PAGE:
Online relationships: Easy to find, hard to keep

The meaning of friendship and the social dynamics in online communication

Blogpost written by Eliana Scruzzi


Key Points:

  • Friendships positively affect people’s well-being and are formed through the two principles of proximity and homophily.
  • Electronic communication has changed the way we interact with others. The exclusivity of a relationship, either friendship or love, is no longer guaranteed or perceived as before. The intentions of others are also very often misinterpreted, leading more easily to conflict.
  • The ultimate characteristic of a “true friendship” is the desire to maintain a long-term relationship.


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Many studies prove that friendships are essential for the well-being of individuals. The main reason for this can be seen in all the positive effects of affection and support that mere strangers cannot give in the same way. The introduction of social networks into our society has given us incredible opportunities to find new people and make new friends, removing the limits of distance and time. People have never been as close to each other as they are nowadays. However, a question naturally arises:

Can we consider new people we met online “real friends”? The answer depends on the meaning that we give to friendship. It is difficult to give a single definition of friendship when there are so many points of view expressed by psychologists, philosophers, anthropologists and sociologists. The issue becomes even more complicated when we try to understand how the dynamics in online relationships work.

A review study by Amichai-Hamburger and colleagues helps us to better understand the concept of friendship in the digital age by summarising the characteristics shared by different theories and research on the subject. In addition, it discusses how the positive characteristics of friendship are affected by the new way of communication through the net. Nowadays is more important than ever to understand the impact of the Internet on people’s well-being. Especially for the younger generation, who are just starting to learn how to create their first friendships with others.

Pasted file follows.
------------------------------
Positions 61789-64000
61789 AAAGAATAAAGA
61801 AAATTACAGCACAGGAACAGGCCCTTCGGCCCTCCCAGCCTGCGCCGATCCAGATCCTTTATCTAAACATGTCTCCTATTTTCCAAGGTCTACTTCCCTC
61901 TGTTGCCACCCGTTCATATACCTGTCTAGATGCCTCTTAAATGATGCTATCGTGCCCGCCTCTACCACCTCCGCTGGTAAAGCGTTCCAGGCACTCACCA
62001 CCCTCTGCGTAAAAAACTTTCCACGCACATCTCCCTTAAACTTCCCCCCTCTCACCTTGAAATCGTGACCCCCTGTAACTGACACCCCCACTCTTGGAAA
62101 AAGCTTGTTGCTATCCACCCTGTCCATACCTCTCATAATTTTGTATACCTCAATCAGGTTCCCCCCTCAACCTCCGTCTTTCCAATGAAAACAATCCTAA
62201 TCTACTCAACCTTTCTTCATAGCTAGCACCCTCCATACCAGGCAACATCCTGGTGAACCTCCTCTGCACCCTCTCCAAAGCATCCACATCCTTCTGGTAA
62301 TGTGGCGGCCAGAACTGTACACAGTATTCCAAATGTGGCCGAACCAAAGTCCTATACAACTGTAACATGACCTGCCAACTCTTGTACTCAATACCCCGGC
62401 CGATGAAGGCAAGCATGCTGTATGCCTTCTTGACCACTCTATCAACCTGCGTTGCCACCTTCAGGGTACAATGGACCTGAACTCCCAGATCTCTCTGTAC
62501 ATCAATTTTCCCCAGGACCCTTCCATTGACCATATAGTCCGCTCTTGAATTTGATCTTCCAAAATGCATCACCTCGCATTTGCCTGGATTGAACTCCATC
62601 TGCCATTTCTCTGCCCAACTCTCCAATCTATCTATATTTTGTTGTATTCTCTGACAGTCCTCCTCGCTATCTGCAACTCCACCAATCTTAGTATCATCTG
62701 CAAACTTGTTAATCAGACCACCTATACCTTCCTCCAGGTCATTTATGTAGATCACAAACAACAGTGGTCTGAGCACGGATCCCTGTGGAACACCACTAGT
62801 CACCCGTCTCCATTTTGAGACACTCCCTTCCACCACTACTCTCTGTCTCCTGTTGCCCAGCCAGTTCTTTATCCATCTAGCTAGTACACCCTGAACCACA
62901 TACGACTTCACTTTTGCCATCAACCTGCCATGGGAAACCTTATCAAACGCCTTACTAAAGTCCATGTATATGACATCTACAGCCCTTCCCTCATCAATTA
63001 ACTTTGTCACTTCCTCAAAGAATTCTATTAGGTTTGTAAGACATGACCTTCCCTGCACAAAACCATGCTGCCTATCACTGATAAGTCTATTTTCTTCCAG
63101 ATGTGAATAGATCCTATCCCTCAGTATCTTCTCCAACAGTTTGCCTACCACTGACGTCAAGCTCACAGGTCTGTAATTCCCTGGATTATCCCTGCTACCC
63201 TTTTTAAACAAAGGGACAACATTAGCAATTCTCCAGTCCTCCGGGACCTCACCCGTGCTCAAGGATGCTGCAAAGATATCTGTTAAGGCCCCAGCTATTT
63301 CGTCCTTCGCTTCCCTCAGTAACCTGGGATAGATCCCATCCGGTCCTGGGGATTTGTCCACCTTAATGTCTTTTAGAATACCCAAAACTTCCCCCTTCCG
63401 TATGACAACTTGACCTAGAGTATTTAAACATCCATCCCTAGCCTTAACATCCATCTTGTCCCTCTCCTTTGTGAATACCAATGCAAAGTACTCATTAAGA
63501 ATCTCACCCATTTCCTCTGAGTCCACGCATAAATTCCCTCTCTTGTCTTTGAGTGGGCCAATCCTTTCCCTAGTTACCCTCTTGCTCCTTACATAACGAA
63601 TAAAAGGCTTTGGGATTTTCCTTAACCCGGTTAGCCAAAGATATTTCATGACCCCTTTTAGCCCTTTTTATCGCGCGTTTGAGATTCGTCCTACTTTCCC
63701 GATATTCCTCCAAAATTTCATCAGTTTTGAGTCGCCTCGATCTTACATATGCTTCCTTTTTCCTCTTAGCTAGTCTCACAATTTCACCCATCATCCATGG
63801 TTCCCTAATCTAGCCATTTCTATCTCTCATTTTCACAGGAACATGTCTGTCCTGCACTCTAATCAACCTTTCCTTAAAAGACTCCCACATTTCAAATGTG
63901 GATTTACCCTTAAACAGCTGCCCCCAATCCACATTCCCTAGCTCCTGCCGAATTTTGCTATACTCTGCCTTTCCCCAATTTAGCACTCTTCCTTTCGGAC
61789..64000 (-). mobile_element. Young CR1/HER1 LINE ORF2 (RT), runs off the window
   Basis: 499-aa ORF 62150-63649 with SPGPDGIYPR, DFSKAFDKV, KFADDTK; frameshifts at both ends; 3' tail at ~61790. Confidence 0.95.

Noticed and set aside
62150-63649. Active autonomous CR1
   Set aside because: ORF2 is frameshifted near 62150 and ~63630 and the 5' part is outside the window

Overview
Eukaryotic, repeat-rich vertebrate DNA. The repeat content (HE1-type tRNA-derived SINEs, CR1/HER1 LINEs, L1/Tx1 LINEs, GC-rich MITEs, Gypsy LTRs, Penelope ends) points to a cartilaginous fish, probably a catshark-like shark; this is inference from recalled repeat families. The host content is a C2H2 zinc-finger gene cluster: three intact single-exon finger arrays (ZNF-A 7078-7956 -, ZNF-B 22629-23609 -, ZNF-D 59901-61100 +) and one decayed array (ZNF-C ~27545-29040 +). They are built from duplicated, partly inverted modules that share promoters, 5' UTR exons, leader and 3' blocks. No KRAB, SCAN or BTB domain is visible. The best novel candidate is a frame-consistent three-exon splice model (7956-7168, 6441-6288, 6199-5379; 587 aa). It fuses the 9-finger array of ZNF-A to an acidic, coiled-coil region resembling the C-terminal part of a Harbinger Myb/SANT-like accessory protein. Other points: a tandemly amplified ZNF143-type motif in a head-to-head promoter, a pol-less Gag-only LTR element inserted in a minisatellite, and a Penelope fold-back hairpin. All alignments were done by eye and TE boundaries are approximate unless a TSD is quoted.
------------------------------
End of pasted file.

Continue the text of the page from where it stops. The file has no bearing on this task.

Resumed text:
Over the past 12 years, in the United States, for example, the percentage of children in primary school or lower education who use the Internet to communicate with others has jumped from 58% to 100% (The World Internet Project, comparison of 2010 and 2018 reports). The numbers are surprising and warn us to pay more attention to the potential negative effects of creating and maintaining relationships online. While these new social dynamics are still unclear, the Internet phenomenon shows no signs of slowing down or stopping.


Source: The World Internet Project, comparison of 2010 and 2018 reports.

According to the study, friendships arise because of two principles.

  • Propinquity: Two people become friends because they are physically close to each other or in frequent contact.
  • Homophily: When a person finds similarities with another person (e.g., in physical appearance, interests, ways of thinking, culture, etc.).

But what makes friendships so good for individuals?

The study offers five explanations:

  1. Intimacy: Friends deeply understand each other. Their conversations are profound and move beyond the simple everyday “small talk”.